Monday, March 30, 2009


Originally uploaded by love_yellow
This woman looks like a skeleton. Yikes! What a terrible role model for young women reading this magazine (Lucky).

When I set out to write this blog my goal was to be educational and share tips about being healthy both in mind and body. Didn't want to be controversial or negative, but I was alarmed when I saw this ad so I was compelled to use my blog as platform to get a message out.

This is NOT healthy. This is NOT a good role model.

I've always wanted a pair of UGG boots but never got around to buying them. But now I definitely will NOT BUY them because I don't want to support a company that would publish an ad that glamorizes a young woman who looks anorexic and thereby sending the wrong message. That poor model looks malnourished!

If they're trying to sell shoes, then they should focus on the shoes, but almost the entire bottom half of this page focuses on her skeleton legs with their brand name next to it. How did their marketing department allow this to happen? UGH!

Sunday, March 29, 2009

Green Energy

Green juice
Originally uploaded by love_yellow

I can't drink caffeine past 3pm or I'll be awake all night. About 8 ounces of this juice blend diluted with water and with an extra shot of chlorophyll gives me the that boost of energy I need to get me through the afternoon. Woo hoo!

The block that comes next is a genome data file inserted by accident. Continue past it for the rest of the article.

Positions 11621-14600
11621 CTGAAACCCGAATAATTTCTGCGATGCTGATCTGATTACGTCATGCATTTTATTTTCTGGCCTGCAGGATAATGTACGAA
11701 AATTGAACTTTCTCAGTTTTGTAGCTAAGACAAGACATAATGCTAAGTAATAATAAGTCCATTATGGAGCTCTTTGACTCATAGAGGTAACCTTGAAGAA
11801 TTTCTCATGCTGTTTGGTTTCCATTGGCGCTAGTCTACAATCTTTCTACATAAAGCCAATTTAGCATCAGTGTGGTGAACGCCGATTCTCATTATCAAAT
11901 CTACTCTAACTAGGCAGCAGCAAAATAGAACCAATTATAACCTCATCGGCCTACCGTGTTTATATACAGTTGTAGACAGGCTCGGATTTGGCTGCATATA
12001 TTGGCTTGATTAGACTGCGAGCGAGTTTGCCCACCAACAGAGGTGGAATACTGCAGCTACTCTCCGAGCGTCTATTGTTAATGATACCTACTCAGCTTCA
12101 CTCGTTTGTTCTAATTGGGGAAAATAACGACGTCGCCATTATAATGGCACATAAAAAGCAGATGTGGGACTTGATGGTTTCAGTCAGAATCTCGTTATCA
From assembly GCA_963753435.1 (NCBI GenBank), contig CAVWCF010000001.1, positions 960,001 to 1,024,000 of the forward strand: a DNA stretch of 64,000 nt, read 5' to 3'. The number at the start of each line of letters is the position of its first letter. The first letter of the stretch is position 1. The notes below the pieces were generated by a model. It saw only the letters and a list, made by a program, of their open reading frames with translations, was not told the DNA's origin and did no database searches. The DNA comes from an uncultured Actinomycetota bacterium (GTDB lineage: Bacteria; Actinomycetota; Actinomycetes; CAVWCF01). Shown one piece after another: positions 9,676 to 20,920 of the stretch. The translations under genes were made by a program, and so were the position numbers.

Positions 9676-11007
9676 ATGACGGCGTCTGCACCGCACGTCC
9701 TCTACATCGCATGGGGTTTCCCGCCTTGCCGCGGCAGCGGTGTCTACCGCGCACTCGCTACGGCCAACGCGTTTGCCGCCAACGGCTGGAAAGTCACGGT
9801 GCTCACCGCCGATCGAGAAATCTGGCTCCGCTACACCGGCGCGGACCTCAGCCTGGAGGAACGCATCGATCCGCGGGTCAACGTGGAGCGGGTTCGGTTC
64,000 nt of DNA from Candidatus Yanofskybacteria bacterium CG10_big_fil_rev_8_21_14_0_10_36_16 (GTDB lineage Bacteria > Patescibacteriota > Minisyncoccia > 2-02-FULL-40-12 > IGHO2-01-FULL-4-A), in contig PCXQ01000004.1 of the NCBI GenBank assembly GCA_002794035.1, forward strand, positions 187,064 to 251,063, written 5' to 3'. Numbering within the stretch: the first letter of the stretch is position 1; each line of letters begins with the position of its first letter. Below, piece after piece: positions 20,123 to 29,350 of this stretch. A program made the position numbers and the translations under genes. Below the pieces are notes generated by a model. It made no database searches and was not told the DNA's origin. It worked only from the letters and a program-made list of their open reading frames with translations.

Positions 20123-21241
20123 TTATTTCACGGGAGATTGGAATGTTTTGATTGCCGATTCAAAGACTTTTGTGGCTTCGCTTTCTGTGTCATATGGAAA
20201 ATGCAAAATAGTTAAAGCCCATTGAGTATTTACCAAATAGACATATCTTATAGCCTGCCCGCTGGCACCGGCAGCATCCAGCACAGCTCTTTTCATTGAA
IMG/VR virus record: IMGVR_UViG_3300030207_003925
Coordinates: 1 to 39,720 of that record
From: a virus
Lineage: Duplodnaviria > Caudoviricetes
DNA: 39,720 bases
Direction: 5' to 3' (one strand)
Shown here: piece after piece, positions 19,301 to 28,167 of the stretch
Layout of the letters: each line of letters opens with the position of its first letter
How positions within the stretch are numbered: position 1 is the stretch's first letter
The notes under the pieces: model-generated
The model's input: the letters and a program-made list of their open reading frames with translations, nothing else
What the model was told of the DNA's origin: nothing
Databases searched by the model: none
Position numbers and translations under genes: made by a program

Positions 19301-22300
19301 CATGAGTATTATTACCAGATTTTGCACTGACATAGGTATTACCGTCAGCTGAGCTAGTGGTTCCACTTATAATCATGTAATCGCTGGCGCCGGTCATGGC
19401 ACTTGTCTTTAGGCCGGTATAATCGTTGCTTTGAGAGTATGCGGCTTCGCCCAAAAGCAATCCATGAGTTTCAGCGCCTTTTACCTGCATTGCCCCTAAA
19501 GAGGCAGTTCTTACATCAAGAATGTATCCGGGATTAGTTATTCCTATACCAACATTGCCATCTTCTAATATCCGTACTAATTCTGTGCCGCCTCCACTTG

It's got more sugar (from fruit) than I'd like to consume so I'd love to learn about other ways I can get that late afternoon energy boost. If you have anything you'd like to share, please do let me know.

Thursday, March 26, 2009

What’s your cooking personality?

What’s Your Cooking Personality? is a related NY Times article about the Nutritional Gatekeeper (see prior blog post).

Click here to take the test and you will end up in one of these categories:

a) Giving: Friendly, well-liked and enthusiastic, giving cooks seldom experiment, love baking and like to serve tried-and-true family favorites, although that sometimes means serving less healthful foods.

b) Methodical:
Talented cooks who rely heavily on recipes. The methodical cook has refined tastes and manners. Their creations always look exactly like the picture in the cookbook.

c) Healthy: Optimistic, book-loving, nature enthusiasts, healthy cooks experiment with fish, fresh produce and herbs. Health comes first, even if it means sometimes sacrificing taste.

d) Competitive: The Iron Chef of the neighborhood, competitive cooks have dominant personalities and are intense perfectionists who love to impress their guests.